Here's another compelling question for you, what's the best way to motivate an athlete? With so many variances in coaching, it's not obvious what way is most affective. A successful team or individual is not easily defined. Would you rather play as a perennial champion but hating your coach(es) and teammates or be on a less-than-average team complete with three best friends and a coach who is in the front row of your wedding?
Trying to find what motivates is a daily quest for most coaches. Is speaking softly while carrying a big stick an advantage? Or is sounding like a black-ops sergeant in the middle of a mission more affective?
If you've competed in athletics more than likely you've experienced a few different coaching styles. So which is most effective? Tempering one's emotions is important to performing at your best. Coaches are responsible for directing those emotions in order to win.
Allow me to fence-straddle and say a healthy balance is optimal. Meaning, toughness and discipline are vital components in developing a winning team or individual in any sport. Toughness is not only withstanding the physical aspects, but having the mentally to push through adversity and focus on achieving goals. One needs discipline to efficiently enforce winning formulas consistently.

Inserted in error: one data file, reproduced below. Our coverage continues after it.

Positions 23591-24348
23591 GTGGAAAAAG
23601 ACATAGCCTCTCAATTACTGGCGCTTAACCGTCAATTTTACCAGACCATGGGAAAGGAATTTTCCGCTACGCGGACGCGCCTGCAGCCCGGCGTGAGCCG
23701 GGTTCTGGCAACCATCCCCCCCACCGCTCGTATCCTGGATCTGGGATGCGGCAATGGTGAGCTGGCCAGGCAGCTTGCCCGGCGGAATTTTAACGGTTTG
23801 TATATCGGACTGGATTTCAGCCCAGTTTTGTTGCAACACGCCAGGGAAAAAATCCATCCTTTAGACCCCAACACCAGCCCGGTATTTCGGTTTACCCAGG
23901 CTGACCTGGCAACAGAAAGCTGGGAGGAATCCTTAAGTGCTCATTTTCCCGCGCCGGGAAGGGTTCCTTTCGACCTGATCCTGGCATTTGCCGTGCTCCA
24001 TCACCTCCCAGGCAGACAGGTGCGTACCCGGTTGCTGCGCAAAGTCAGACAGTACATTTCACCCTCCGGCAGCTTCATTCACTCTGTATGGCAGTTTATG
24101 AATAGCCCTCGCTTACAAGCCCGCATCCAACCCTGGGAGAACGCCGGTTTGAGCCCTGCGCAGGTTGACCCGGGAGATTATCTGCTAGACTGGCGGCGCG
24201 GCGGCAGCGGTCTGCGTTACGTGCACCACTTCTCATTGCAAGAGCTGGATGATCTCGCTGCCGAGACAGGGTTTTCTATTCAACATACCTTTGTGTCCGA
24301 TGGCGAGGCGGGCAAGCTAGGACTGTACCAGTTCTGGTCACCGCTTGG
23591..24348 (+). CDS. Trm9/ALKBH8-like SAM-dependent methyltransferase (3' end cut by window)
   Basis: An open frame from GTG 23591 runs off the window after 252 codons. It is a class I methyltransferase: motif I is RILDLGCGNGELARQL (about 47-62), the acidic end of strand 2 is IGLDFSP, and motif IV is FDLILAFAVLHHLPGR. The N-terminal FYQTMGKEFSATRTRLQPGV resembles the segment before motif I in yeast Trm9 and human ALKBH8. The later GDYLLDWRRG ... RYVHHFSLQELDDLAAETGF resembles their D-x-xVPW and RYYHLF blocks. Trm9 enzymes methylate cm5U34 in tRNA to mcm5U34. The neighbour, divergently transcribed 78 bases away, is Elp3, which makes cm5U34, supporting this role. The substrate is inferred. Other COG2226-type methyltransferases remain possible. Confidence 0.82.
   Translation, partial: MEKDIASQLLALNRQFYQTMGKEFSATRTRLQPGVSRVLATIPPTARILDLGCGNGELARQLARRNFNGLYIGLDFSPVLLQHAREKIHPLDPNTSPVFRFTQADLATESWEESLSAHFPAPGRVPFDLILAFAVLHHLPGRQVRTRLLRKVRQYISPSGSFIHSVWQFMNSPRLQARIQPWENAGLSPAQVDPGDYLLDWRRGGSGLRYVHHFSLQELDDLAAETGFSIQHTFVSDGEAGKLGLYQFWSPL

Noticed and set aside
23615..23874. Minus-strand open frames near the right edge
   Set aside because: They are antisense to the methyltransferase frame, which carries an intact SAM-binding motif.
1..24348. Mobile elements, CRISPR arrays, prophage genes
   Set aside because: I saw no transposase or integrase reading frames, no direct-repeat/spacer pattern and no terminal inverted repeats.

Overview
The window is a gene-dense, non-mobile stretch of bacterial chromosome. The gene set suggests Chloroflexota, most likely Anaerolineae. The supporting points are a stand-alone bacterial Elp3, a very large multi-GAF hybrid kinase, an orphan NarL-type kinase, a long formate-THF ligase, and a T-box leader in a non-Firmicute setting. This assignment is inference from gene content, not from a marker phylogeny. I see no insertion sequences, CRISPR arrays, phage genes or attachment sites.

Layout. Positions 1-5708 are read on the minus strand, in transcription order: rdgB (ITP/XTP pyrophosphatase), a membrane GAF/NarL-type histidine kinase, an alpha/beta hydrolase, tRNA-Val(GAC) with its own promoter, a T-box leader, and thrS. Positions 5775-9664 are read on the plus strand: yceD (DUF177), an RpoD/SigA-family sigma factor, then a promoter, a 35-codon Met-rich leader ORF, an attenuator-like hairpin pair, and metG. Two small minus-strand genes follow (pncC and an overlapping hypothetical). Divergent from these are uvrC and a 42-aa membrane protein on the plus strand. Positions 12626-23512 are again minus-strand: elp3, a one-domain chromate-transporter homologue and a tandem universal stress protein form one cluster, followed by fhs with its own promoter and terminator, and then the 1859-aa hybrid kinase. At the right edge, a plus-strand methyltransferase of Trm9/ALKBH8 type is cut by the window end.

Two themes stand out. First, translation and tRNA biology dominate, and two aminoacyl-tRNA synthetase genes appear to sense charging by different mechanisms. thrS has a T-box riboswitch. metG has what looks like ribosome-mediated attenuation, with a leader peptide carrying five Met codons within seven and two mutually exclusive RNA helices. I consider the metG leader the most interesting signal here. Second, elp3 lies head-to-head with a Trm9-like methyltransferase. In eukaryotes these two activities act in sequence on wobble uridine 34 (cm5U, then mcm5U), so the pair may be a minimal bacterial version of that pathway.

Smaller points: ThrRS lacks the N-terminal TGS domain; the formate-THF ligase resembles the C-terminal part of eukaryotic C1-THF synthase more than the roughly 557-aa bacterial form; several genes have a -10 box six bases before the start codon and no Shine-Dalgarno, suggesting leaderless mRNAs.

Abuse of that above mentioned responsibility can be subtle. It's easy to see how a little degradation with a side of bench-warming can quickly escalate into ball throwing and karate kicks right? Wrong! And Rutgers University agreed when they recently fired head basketball coach Mike Rice amidst videos of practices in which he regularly rifled basketballs, profanity-laced insults, as well as himself at his players.
A tongue-lashing could be the very inspiration necessary on defense, when it's 4th-and-1 on your own 2-yard line inside of two minutes. Positive reinforcement can also help to forget the missed free throw while being down a point with 18 seconds left in the game.
Since sport is 80% emotion, the family correlation should apply. Teammates are brothers and sisters, assistant coaches are aunts and uncles, and of course head coaches are, you guessed it, Mommys and Daddys. It shouldn't be hard to promote love and unity while correcting mistakes. Some corrections may require more emphasis while still promoting cohesion.
A first-round draft pick by the Houston Oilers in 1993, Brad Hopkins established himself as one of the NFL's most dominant offensive linemen from 1993-2005, starting 188 of 194 games with a pair of Pro Bowls. He blocked for franchise rushing leader Eddie George and helped the Titans make it to Super Bowl XXXIV in the 1999 season. You can follow him on Twitter at B_Hop72.